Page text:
Product Analytics Newsletter – Edition #6

  • In Strategy Bracadabra, we share a video on experiment-driven products – take me there
  • In Not Fake News, we look at the war between bloated unicorns and why unprofitable companies go public – take me there
  • In Let’s Get Technical, we’re watching a quick video on the future of data warehousing – take me there
  • In Who You Looking At, we look at how to conform to GDPR for newsletter owners – take me there
  • In My Own Product Analytics Journey, we look at my anemic click rate metric – take me there

Experiment-Driven Products
Experiment-Driven Products: Learning From 1M+ Experiments – Presentation by Jon Noronha, Director of Product Management at Optimizely (at the time)What is your North Star metric and what are your biggest assumptions in how to improve that metric? How can you test your assumptions through an hypothesis that will be tested by an experiment? And most importantly, are you noticing side-effects to those experiments that might indicate you’ve chosen the wrong North Star metric?

It might be somewhat of an oldish presentation, but this encapsulates foundational principles as to why and how to have experiments driving your product’s development. But also the challenges of relying on experiments.

A struggle that caught my interest is the following: choosing the right North Start metric (your most important metric) is crucial as your experiments will make you progress towards improving that metric… but sometimes with unfortunate results.

In his exemple, Jon Noronha talks of how at Bing their North Star metric was the number of searches within one session. That lead to shaping the product towards making what users were searching for… more complicated.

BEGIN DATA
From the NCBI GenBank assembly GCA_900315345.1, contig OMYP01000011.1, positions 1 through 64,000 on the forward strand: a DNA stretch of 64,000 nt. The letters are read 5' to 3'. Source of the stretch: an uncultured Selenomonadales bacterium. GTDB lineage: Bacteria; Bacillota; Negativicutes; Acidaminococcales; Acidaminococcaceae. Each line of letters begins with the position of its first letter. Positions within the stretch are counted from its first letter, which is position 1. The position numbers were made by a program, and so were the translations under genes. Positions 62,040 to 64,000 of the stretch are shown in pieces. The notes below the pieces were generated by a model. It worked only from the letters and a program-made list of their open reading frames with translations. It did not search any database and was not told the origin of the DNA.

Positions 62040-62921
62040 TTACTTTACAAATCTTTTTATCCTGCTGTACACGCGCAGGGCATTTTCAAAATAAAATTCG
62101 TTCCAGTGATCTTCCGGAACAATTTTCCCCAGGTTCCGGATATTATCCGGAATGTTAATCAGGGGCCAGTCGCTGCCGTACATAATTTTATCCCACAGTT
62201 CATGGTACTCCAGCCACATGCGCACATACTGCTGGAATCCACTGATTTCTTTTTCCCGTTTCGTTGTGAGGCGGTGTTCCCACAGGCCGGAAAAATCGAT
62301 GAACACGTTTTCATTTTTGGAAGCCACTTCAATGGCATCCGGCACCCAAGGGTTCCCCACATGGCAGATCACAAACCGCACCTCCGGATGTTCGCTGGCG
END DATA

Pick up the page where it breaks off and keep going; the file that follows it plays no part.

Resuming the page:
Anyways, good intro and valuable lessons to be aware of if you’re new to driving development through experiments.

The War of Bloated Unicorns
As a product manager and probably even a business owner, what’s your definition of business value? Is it to become a fat unicorn or add value to society?In the ride-sharing war, capital is where battles are won and lost. Lyft raised US$4.9B over 19 rounds, while Uber raised US$24.2B over 22 rounds. It’s definitely a war between bloated unicorns.

To step up its game, Lyft decided to go public earlier than Uber. For a company that has lost $911.3 millions last year, having a valuation of US$24B and raising US$2.3B at IPO , that’s not too bad.
Now this things has been crumbling down ever since. It started at US$72 a share on March 29th, finished the day at US$78.29 and is now at a low US$62.09.

So why do unprofitable companies take their companies public? Recode’s take on that question is that…

“Investors are willing to buy in now in order to subsidize and grow a company that could make lots of money later. They believe that the companies’ future profits will eclipse these current losses.”

Was that the right gamble from Lyft? They did raise more money through that IPO, but will they have as much freedom to maneuver in the future?

My own take on this? Who cares. Those are fat unicorn’s problems. I think all of us are most interested in building products that our users (and even society) as whole will find valuable. This war of raising ridiculous capital is what we should beware of.

The Future of Data Warehouses
Data warehousing is not a use case, by Jordan TiganiLeveraging data means different things to different persons. It can mean confirming hunches with data. It can mean investigating hypothesis. It can mean raising up insights that hadn’t be noticed before. Or it can mean going predictive on such things as user churn for example. Whatever it is, at core of a data strategy resides a data warehouse.

In this talk, Jordan Tigani first provides a bit of context on data warehouses and how they’re are an essential component in a company’s data infrastructure. And how also they have a role that is different than from other tools such as a data lake, data streaming, processing, analysis components, etc.